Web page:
Environmental cataclysms, global warming, depleting natural resources and our dependency on diminishing oil reserves beg for changes in the built environment, an area responsible for a large portion of the problems. Toxic substances are often used in the production of conventional construction materials, and at the end of their life cycle they are dumped into landfills in massive quantities.
Our mission is to disrupt this cycle by bringing a product to market that requires no pesticides or herbicides to grow, no harmful chemicals to process, that can last for hundreds of years and yet biodegrade when returned back to the earth.
This Hemp House On Wheels (Hemp HOW) was built to showcase the applications of hemp and its adaptability to modern design and pressing sustainability issues; it was designed and built without petroleum-based products.
The walls of Hemp HOW are constructed of hempcrete, or hemplime, - a non-structural bio-composite insulation material that is cast in place around traditional wood framing. It is comprised of hemp hurds (the woody inner core of the hemp stalk), a lime-based binder, and water. These simple materials come together to form a product that is mold, mildew, rot, pest and fire-resistant. Hempcrete is typically finished, as it has been here, with a three-coat, traditional lime-based plaster system on the inside and out. This finish allows the hempcrete to “breathe”, passing water vapor freely through the wall system as the lime interacts with varying humidity levels. It is due to this action that hempcrete is able to regulate humidity in a built environment, and why it is touted as a dynamic thermal and acoustic insulation. This system replaces the siding, house wrap, plywood sheathing, insulation and drywall in traditional American home construction. It is hempcrete’s compatibility with other materials and its versatility and performance that set it apart from other well known sustainable building methods.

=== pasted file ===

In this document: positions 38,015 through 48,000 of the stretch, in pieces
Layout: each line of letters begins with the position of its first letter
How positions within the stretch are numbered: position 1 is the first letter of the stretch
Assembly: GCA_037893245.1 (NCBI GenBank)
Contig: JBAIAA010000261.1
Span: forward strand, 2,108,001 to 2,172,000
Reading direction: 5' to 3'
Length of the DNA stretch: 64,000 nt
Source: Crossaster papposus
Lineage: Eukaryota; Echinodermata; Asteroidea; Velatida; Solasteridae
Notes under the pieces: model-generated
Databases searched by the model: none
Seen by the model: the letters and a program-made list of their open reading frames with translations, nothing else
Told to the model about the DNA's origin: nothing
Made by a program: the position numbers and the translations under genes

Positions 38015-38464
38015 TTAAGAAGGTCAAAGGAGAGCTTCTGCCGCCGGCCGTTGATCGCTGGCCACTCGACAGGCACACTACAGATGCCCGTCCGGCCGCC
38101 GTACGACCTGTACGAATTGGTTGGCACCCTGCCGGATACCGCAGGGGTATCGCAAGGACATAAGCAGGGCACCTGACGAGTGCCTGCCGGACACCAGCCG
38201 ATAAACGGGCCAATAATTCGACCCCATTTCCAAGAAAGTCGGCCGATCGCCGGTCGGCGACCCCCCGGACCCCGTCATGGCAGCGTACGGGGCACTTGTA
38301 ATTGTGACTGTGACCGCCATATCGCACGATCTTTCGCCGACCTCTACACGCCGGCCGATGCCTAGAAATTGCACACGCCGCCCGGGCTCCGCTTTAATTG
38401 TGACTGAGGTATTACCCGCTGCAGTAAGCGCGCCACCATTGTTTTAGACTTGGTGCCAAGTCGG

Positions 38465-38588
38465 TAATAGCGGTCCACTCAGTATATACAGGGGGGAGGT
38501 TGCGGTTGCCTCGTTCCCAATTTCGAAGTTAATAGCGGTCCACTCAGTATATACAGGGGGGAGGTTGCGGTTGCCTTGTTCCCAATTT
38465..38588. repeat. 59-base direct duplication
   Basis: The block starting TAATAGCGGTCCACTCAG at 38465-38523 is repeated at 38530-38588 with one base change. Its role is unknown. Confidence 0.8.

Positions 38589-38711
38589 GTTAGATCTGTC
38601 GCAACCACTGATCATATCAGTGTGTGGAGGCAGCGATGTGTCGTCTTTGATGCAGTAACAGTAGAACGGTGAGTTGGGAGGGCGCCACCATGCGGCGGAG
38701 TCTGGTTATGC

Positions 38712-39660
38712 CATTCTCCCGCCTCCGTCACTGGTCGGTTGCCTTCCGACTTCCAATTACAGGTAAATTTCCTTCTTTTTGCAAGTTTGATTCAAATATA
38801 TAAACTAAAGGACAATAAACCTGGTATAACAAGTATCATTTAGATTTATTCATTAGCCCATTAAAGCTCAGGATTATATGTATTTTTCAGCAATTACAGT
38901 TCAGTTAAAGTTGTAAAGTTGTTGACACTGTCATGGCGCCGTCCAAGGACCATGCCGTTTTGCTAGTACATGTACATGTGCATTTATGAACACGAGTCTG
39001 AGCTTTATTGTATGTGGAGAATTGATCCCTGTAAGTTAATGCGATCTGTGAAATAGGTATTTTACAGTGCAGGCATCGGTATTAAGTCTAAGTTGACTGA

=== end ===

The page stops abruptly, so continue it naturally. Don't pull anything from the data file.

Our floor has been sealed with Hempsheild, a hemp-oil based natural sealer for wood floors and decking.
The acoustical ceiling tile, designed by Coexist, is made of hemp hurds and mushroom mycelium.